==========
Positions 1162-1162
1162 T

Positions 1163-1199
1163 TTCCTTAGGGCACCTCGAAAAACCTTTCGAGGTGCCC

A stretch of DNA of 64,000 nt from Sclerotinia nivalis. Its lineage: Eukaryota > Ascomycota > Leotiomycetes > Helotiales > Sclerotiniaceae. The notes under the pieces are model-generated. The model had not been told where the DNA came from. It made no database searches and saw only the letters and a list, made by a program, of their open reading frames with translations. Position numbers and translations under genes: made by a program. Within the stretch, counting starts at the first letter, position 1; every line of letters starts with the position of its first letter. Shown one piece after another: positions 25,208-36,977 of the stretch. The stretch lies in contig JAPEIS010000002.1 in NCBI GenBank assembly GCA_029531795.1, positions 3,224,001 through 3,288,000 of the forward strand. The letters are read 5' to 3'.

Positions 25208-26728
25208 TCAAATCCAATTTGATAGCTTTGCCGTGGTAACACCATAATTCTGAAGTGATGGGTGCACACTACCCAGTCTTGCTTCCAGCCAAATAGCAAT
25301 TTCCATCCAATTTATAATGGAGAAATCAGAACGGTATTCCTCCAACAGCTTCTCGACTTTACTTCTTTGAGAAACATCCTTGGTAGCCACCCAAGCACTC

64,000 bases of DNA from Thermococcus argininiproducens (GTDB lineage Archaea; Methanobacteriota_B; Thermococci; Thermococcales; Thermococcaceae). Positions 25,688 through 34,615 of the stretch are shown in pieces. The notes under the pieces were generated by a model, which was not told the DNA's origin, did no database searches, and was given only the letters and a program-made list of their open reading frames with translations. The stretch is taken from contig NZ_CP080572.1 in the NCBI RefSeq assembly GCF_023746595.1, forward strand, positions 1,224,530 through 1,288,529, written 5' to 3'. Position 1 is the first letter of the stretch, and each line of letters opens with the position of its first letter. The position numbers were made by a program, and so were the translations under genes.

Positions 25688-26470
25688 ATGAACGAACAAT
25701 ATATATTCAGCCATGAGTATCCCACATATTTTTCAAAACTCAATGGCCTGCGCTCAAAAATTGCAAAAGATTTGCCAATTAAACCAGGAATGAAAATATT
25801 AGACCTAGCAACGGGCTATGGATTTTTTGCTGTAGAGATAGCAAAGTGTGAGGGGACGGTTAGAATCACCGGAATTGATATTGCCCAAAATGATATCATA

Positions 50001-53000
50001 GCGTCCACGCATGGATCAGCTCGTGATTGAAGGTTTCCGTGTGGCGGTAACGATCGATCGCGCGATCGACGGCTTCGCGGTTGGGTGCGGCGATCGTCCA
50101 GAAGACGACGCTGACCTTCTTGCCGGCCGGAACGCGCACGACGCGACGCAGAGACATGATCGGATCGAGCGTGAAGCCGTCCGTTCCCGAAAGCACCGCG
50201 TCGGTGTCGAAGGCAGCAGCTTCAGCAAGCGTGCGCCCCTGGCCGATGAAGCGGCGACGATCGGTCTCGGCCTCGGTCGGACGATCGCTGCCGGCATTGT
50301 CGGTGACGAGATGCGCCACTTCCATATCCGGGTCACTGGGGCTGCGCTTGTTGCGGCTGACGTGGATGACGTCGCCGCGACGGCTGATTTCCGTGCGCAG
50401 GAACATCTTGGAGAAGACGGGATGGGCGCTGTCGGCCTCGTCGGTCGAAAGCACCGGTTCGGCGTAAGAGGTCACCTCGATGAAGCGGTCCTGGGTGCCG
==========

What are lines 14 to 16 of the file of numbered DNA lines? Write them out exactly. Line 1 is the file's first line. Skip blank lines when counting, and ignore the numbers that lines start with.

Positions 50001-53000
50001 GCGTCCACGCATGGATCAGCTCGTGATTGAAGGTTTCCGTGTGGCGGTAACGATCGATCGCGCGATCGACGGCTTCGCGGTTGGGTGCGGCGATCGTCCA
50101 GAAGACGACGCTGACCTTCTTGCCGGCCGGAACGCGCACGACGCGACGCAGAGACATGATCGGATCGAGCGTGAAGCCGTCCGTTCCCGAAAGCACCGCG